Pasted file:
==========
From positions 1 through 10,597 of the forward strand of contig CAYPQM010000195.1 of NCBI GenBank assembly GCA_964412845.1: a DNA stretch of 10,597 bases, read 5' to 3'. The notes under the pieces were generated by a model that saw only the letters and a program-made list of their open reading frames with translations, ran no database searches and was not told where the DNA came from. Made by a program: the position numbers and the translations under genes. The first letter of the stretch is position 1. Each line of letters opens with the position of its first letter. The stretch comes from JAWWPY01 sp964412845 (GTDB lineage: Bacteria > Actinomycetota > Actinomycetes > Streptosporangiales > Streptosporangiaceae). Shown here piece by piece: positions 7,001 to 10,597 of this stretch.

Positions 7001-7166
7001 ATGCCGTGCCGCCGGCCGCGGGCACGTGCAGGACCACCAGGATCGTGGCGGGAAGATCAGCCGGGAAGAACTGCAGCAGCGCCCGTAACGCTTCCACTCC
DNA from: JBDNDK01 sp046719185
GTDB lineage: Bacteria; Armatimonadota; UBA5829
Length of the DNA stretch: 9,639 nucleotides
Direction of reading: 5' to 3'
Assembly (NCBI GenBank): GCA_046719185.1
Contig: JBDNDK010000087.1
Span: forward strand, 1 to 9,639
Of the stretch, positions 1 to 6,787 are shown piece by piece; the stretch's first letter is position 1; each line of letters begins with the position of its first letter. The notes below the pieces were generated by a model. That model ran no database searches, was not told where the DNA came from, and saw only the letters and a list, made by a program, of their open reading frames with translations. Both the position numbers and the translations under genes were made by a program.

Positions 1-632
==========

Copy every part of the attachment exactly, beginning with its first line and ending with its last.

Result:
From positions 1 through 10,597 of the forward strand of contig CAYPQM010000195.1 of NCBI GenBank assembly GCA_964412845.1: a DNA stretch of 10,597 bases, read 5' to 3'. The notes under the pieces were generated by a model that saw only the letters and a program-made list of their open reading frames with translations, ran no database searches and was not told where the DNA came from. Made by a program: the position numbers and the translations under genes. The first letter of the stretch is position 1. Each line of letters opens with the position of its first letter. The stretch comes from JAWWPY01 sp964412845 (GTDB lineage: Bacteria > Actinomycetota > Actinomycetes > Streptosporangiales > Streptosporangiaceae). Shown here piece by piece: positions 7,001 to 10,597 of this stretch.

Positions 7001-7166
7001 ATGCCGTGCCGCCGGCCGCGGGCACGTGCAGGACCACCAGGATCGTGGCGGGAAGATCAGCCGGGAAGAACTGCAGCAGCGCCCGTAACGCTTCCACTCC
DNA from: JBDNDK01 sp046719185
GTDB lineage: Bacteria; Armatimonadota; UBA5829
Length of the DNA stretch: 9,639 nucleotides
Direction of reading: 5' to 3'
Assembly (NCBI GenBank): GCA_046719185.1
Contig: JBDNDK010000087.1
Span: forward strand, 1 to 9,639
Of the stretch, positions 1 to 6,787 are shown piece by piece; the stretch's first letter is position 1; each line of letters begins with the position of its first letter. The notes below the pieces were generated by a model. That model ran no database searches, was not told where the DNA came from, and saw only the letters and a list, made by a program, of their open reading frames with translations. Both the position numbers and the translations under genes were made by a program.

Positions 1-632